1. Removal of large branches is to be made below the center near the base of the shrub. The object being to shorten the overall height of the plant and to open the center for light penetration and air movement. Only one or two such cuts are necessary. The branches removed are from parts of the shrub which are the most crowded and where their loss will be the least noticed. Also they will need to be removed because they are unattractive, damaged or diseased. Care should be given to cutting large branches because their removal will dramatically alter the look of the shrub. 
  2. Removal of medium sized branches is made after the removal of larger ones, to continue the opening of the shrub for air and light penetration and to create uniformity in shrub density; however, care should be exercised to avoid drastic or too much pruning. The overall look of the plant must be taken into account during the pruning progress. Removing branches over the entire shrub one by one and stepping back from the plant to assess the overall effect of balance and density is the best procedure. 
  3. Removal of some of the growing tips is the final pruning stage. This pruning removes only 1 to 3 inches (2 to 8 cm) of growth and is used to continue the opening of the shrub by effecting the overall density. The overall look of the plant will be a soft, feathery appearance resulting from the removal of growing tips here and there over the entire shrub.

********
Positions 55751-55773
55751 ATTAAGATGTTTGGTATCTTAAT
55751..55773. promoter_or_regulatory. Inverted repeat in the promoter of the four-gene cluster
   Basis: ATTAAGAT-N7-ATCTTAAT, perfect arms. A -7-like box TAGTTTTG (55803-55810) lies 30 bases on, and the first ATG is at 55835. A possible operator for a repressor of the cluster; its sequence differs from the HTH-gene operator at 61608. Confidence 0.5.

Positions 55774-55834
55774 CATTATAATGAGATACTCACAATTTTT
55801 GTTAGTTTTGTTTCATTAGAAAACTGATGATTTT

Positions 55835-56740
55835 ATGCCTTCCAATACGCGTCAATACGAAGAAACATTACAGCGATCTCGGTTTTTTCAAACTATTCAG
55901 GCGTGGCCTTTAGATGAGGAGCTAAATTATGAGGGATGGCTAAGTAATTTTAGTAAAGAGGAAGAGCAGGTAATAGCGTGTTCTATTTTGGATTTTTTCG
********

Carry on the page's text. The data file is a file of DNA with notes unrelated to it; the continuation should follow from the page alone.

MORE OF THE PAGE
Remember the purpose of pruning, except for diseased or damaged branches, is to control growth, and this process should occur gradually throughout the year as opposed to severe pruning once a year. Regular pruning throughout the year results in more air and light penetrating the plant and, for Cenizo especially, produces in leafy growth from the older wood, giving a fuller, healthier, more attractive plant.

  • When to prune.

The best time for pruning depends upon the shrub, generally after flowering and fruiting is completed. Shrubs that lose their leaves, either in winter or during a drought, this is the best time to prune as they are bare and it allows for the best assessment of the shrub's overall shape and health problems, and for ease in seeing where cuts are to be made. Otherwise, light pruning to control growth throughout the year is acceptable. 

Plant Communities of the Lower Rio Grande Valley

Plant communities in the Lower Rio Grande Valley (LRGV) are part of the South Texas (or Rio Grande) Plains which constitute most of the Texas half of the Tamaulipan Biotic Province. The entire Lower Rio Grande Valley lies on the Gulf Costal Plain which extends across the LRGV and Rio Grande to the Sierra Madre Oriental and its outliers. The western part of the LRGV (Falcon Woodland) is also the easternmost part of the shrub-dominated Chihuahuan Desert. Plains and brush land plants reach the LRGV from the north and more eastern plants line the Rio Grande. Several plants have disjunct Trans-Pecos and LRGV distributions. Costal plants reach the LRGV from north and south. Subtropical plants also lend their unique character to the LRGV's subtropical appearance.